PIC and NPN transistors

Hello,
This will probably be one more of my newbie questions, but I'm stuck and don't know where to go. Here's my problem:
What I'm trying to do: Control the flow of an R/C servo signal. There is one connector in my board (CN1) where the PWM signal and GND comes from the R/C RF receiver and goes straight to CN2, which is connected to the actual R/C servo motor. Sometimes I want the signal to go straight from CN1 to CN2, and some other times I want to cut that path using a transistor and feed CN2 with a PWM signal generated by the PIC.
What I'm using: PIC 18F452 and MMBT123S NPN transistor (and other components not relevant to this problem). Port D4 is connected to the base pin of the NPN (link below). CN1 PWM signal is connected to the collector pin of the NPN transistor, and the emiter pin is connected to the CN2 output connector. In an earlier test I had a 2.2K in series between PORTD.4 and the transistor base, but results were the same.
What happens: When I set D4 low, I see the PWM signal on NPN collector (0V to 5V), 0V on NPN base and 0V on NPN emiter (as expected). When I set D4 high, things get weird. The PWM signal from the R/C receiver turns into a 1.2V to 1.3V signal (I can still see some PWM in there), the NPN base (PORTD.4) follows the same 1.2/1.3V signal that is in the collector, and the emiter has the same signal shape, but 0.8V to 0.9V instead.
Assume: That I'm setting TRISC to 1 and PIC is working fine (at least for other things).
http://www.diodes.com/datasheets/ds30292.pdf I read the transistor datasheet 10 times already, but there are some terms in there that I cannot comprehend.
Am I experiencing another impedance mismatching problem? I thought that transistors were exactly to solve that. Any alternative solution for what I'm trying to do?
Cheers and TIA
Padu
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Sorry for the top post, but I read what you wrote and I'm still not sure I know what you are doing and why.
(This discussion covers bipolar transistors, not MOSFETs, and depending on NPN or PNP, the current flows in different directions.)
First, a bipolar transistor is not a switch, it is a current amplifier. The beta characteristics of the transistor define the amount of current flowing from the emitter to the base allows current to flow from the emitter to collector.
For a bipolar transistor to work, a forward bias has to exist between emitter and base. It is typically about 0.6 volts minimum. The emitter and base form a diode. Once current flows from emitter to base, the forward bias also allows current to flow to the collector.
Is your PWM signal powered high, low, or both?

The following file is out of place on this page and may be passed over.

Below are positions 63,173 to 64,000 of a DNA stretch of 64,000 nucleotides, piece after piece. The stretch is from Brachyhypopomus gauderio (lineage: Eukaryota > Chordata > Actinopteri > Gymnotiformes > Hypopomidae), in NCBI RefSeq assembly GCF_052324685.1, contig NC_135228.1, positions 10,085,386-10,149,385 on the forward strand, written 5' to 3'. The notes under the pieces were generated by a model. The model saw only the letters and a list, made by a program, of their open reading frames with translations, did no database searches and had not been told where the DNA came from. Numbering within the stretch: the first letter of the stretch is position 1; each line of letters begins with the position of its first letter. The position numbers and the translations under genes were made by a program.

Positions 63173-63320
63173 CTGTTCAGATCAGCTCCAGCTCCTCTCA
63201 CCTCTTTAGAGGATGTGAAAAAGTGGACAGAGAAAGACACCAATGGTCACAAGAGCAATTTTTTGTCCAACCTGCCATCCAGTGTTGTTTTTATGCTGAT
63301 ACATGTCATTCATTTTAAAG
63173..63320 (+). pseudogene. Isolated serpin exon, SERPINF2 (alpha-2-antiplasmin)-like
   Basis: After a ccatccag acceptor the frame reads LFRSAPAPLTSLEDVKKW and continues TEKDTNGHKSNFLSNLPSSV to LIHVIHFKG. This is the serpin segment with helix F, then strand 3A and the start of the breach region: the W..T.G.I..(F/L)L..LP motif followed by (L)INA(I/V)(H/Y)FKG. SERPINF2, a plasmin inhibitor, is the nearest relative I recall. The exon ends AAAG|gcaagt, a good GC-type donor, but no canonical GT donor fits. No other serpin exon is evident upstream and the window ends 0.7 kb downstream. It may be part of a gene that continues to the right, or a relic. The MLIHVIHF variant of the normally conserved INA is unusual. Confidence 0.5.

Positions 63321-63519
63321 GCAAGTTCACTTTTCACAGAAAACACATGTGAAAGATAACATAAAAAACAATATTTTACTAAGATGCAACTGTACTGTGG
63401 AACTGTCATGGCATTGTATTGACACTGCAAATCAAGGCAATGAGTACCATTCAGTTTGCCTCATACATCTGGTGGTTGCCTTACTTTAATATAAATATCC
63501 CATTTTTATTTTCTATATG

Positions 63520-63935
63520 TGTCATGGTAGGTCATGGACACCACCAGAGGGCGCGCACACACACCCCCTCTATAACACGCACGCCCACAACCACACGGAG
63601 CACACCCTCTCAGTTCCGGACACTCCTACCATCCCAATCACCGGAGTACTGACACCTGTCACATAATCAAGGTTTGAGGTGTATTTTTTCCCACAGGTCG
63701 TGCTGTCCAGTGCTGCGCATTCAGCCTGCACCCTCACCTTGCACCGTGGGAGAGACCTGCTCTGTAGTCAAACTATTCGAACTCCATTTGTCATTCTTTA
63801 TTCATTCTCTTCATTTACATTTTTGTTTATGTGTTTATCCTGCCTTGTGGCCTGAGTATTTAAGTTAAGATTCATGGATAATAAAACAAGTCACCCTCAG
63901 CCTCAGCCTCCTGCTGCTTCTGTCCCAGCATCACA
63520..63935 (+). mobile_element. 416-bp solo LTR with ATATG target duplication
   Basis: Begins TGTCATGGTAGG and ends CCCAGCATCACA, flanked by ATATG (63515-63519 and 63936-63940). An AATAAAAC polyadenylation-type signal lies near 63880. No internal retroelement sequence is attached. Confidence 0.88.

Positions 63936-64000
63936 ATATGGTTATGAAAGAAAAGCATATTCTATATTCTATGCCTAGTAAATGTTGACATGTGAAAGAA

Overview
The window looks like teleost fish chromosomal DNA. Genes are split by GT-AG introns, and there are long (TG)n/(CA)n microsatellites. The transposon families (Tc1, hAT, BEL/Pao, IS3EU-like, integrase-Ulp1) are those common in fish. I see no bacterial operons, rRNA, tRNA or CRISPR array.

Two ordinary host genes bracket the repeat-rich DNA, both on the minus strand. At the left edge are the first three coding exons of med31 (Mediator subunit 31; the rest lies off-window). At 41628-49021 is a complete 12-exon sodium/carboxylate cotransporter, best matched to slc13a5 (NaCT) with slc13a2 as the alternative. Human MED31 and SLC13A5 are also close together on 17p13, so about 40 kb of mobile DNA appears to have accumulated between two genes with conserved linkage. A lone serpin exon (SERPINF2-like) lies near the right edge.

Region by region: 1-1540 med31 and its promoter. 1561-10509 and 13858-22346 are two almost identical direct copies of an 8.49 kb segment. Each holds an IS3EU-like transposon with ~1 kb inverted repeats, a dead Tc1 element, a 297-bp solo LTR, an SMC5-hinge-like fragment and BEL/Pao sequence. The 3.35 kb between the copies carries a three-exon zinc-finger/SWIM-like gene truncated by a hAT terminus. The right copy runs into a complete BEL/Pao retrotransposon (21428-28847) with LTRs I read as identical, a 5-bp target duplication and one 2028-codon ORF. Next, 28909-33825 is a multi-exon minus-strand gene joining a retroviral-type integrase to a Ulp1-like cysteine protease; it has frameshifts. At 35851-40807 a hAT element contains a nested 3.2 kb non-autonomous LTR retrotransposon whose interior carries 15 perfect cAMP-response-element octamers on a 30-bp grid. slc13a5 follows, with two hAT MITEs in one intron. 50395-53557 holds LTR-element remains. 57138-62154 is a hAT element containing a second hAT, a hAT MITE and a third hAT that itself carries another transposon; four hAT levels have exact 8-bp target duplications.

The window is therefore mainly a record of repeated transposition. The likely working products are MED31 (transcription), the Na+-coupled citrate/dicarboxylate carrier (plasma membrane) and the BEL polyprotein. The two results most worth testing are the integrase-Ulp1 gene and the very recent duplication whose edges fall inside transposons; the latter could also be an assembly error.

Padu wrote:

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"mlw"

I understand now...

The PWM signal is a regular R/C servo signal that goes from 0V to 5V. By reading Dan Michaels post, yours and a few other posts from the piclist, I realized that a NPN transistor is definitely not appropriate for this application. I'll test how it works out with an AND gate... and I'll go back to the basic electronics books.
Cheers
Padu
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Padu wrote:

I've been following the conversation a bit. Just out of curiosity, what kind of drive current do you want? Sourcing and sinking current? Sort of like 1/2 of an h-bridge?
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"mlw"

Since we're talking about the signal line of an RC servo, a few miliamps. The drive current for the servo is on another wire. I've sourced the signal line for RC servos with a PIC and it works fine. I've just finished a few more tests, see the results on the bottom of this thread.
Cheers,
Padu
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Hi Padu. From what I can follow, you have essentially built an emitter follower, with CN2 following D4 [which is not what you want], and which is not operating properly due to CN1 going to 0v bobbling up the operation.
What you want is a switch instead. Replace the NPN with a PNP transistor [2N3906], and tie the base to D4 through a 1-5K resistor. Connect the "emitter" [not the collector] to the input side CN1, and the collector to the output side CN2. Now, when D4=hi, the switch will be off. When D4=low, the CN1 signal should pass through to CN2.
Since the signals are digital, you can also simply use a TTL or HC And-gate.
A very simple means, which would probably also work, would be to just use a 1K resistor from CN1 -> CN2. Then connect D4 directly to CN2. When D4 = hi-Z, CN1 passes through. When D4 is configured to output, then CN2 will follow D4 directly, and the signal coming in from CN1 will be overridden by D4.
The downside to this route is that you are loading down the CN1 pin out of the receiver with an effective 1K load. You cannot use a much larger R than 1K since the input impedance of the typical servo is about 10K.
- dan michaels www.oricomtech.com ==================== Padu wrote:

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"dan michaels"

Thanks for the complete explanation and all the pertinent suggestions. I think in my case, the AND gate makes sense. Is there any disadvantage on using it? Can it switch fast enough to let a servo PWM pass through?
Since I already have the pads for the NPN, it may be possible that I can find an AND gate in the same package and simply replace the component without having to redesign my board or using a dead bug...
Cheers
Padu
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Padu wrote:

'HC And gates will switch at Mhz rates. Will be at least a 14 or 16-pin DIP package.
However, you can stick the PNP transistor into the NPN pads, just get the emitter and collector pins correct. Emitter towards CN1 input side. Be sure to include the base series R.
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Padu wrote:

R/C servo PWM is extremely slow. Even vacuum tubes can keep up with it.